Monday, May 23, 2016

Trailer Repairs

Last weekend, I decided to take the boat to the lake, even though the varnish work isn't complete, and most of the docking hardware is still removed.

No problem. My daughter and I improvised, and we had a great time out on the lake. One exception, (for me at least), was when we got into some rough chop with approximately 1-foot waves. That is NOT fun in a little boat like the Utility. I was very concerned about the boat getting swamped, or worse. I pushed through the waves very slowly, hoping to get through the chop to smoother water on the river. However, the further we went, the worse the chop became. The Utility is certainly not a rough-water boat.

So, I carefully turned the boat around and made my way back into a narrow channel that is protected from wind by mountains on either side. The water was much calmer, and staying in that area, we had a great time.

Unfortunately, on the drive up to the lake, one of the new amber side lights came loose from the trailer, and was dangling by its wires. I bought some electrical tape at the marina for a temporary fix.

The trailer has had other problems. For one, the winch that was on the trailer when I bought it last summer has never worked. I've had to improvise with a tie-down strap. It was overdue for a new winch, so I installed one over the weekend.

Another problem with the trailer has been the location of the winch stand. More specifically, the problem was the location of the bow stop. It was much too far forward. With the boat pushed all the way up to the boat stop, about 6 – 8 inches of the bunks extended aft, past the transom... meaning the boat hull was not being as fully supported by the bunks as possible.

It wasn't possible to move the winch stand any further back on the tongue of the trailer, due to the tilt trailer release lever blocking its way. However, due to the shape of the winch stand, I realized that I could simply turn it around backwards and have plenty of room to move the bow stop aft. 

I had to drill some new holes in the winch stand in order to reposition the bow stop arms properly. However, it all worked like a charm.

Winch stand reversed 180 degrees and repositioned. As you can see, I was also about to replace the bow roller. However, the existing roller axle was too large in diameter, so I'll need to buy another one.

New winch for the trailer.

My daughter's superb tape job on the dangling trailer light.

I also finally bought a bilge pump, but haven't installed it yet.

By turning the winch stand around, I was able to reposition the boat far back enough that the hull is now supported along the full length of the bunks.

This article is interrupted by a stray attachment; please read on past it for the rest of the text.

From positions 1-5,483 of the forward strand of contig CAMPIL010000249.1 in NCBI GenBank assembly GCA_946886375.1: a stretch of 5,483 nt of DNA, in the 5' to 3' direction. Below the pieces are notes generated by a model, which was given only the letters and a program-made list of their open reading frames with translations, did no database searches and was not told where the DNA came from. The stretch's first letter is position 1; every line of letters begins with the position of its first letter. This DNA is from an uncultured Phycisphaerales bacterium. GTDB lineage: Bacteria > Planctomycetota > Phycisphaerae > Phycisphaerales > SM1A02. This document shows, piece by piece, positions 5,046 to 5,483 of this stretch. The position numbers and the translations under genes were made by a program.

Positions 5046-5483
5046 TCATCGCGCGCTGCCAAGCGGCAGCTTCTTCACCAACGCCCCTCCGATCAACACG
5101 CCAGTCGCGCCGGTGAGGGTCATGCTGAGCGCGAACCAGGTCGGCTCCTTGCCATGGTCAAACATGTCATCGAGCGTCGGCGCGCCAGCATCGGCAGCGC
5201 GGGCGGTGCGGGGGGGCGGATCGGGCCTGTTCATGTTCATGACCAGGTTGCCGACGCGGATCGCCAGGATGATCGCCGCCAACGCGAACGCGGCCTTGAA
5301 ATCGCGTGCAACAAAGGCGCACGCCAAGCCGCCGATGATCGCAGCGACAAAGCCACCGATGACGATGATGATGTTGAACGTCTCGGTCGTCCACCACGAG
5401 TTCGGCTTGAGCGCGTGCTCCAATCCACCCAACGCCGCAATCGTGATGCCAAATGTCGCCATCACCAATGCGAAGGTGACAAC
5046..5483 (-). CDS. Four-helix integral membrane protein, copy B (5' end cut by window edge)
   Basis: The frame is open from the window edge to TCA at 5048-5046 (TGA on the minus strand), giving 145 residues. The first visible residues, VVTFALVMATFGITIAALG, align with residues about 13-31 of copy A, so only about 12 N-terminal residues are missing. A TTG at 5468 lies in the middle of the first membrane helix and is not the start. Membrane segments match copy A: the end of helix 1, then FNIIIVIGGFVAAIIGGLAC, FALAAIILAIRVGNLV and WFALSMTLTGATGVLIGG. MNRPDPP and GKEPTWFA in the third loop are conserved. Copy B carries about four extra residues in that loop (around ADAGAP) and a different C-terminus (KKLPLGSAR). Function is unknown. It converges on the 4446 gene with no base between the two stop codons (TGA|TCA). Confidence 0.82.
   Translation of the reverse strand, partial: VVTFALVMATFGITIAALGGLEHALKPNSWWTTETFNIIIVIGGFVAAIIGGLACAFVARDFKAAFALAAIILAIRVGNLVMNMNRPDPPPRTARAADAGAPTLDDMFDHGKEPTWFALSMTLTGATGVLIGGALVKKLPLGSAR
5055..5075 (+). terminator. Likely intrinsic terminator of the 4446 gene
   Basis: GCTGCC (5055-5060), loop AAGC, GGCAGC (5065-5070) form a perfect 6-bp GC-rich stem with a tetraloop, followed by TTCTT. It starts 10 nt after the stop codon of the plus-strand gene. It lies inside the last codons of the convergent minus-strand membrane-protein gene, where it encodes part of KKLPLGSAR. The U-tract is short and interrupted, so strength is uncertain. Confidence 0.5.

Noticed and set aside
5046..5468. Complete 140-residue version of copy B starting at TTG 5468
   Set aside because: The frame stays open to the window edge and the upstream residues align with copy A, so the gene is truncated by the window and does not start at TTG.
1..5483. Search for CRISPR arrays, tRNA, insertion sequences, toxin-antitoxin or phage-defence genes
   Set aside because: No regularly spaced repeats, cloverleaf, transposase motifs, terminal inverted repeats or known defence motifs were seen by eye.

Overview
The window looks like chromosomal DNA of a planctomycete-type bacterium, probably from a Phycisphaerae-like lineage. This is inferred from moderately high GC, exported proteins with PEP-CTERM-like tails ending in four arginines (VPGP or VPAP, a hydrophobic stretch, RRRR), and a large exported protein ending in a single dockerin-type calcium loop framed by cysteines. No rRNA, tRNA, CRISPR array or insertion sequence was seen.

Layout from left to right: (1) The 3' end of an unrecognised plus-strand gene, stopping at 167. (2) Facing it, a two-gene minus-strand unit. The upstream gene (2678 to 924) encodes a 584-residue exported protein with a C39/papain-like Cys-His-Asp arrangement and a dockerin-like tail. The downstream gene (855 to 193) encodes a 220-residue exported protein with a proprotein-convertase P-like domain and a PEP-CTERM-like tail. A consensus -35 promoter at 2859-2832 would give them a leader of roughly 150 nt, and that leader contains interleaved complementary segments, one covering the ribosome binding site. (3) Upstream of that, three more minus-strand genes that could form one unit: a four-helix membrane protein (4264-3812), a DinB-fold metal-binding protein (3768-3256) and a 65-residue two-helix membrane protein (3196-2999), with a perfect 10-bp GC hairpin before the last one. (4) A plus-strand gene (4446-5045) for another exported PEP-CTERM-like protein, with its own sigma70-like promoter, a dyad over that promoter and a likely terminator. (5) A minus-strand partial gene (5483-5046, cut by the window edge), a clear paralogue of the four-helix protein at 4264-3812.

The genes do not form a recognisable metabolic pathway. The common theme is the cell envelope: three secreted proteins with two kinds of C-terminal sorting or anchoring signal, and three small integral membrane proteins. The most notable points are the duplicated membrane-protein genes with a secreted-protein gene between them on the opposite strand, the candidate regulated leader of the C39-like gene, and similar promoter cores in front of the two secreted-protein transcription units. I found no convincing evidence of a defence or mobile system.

Saturday, May 21, 2016

Sand. Varnish. Sand. Varnish. Repeat.

In the last post, we left off with Perseverance having her first coat of varnish on the deck.

First layer of varnish (Petit Z-Spar Captain's Varnish)
 Then, according to the instructions, I lightly sanded the surface.

Lightly sanded with 220 grit. Note the bands or stripes across the deck.

The light sanding left some very noticeable side-to-side banding. I assume this is caused by high and low spots in the surface. My best guess is that the uniform pattern of these bands is due to the bending of the plywood. In any case, in spite of the bands, I added another coat of varnish. 

The second coat of varnish looked MUCH better. However, in several places, the side-to-side bands were still quite noticeable.

Second coat of varnish.
So, I decided to give the second coat more than a "light" sanding. Again using 220 grit, I sanded it more persistently, until the side-to-side bands were all but gone.

Sanding the second layer of varnish.

Sanding the second layer of varnish.
Then, I added a third coat of varnish. 

Third coat of varnish

The third coat looks better. Next... do it all over again! This time I'll probably sand it with 400 grit.  

Friday, May 13, 2016

Utility and Zip updates: Varnish & Mahogany

— The Utility —

I sanded the deck with 220 grit sandpaper, in an effort to level off some of the ridges of epoxy that were left from squeegeeing the 2nd coat. I decided that, for the third coat, I would simply roll on the epoxy as thin as I possibly could, and leave it to cure.

Once I rolled on the third coat, the epoxy had tons of air bubbles in it... a byproduct of rolling the epoxy. Left as-is, the surface texture was likely to be rather rough. I did not want to ruin one of my good brushes by using it to "tip" the epoxy. So, what I wound up doing was  passing the roller very gently over the surface of the epoxy a few times. The effect wasn't as clean as the regular "roll and tip" method, but it worked well enough.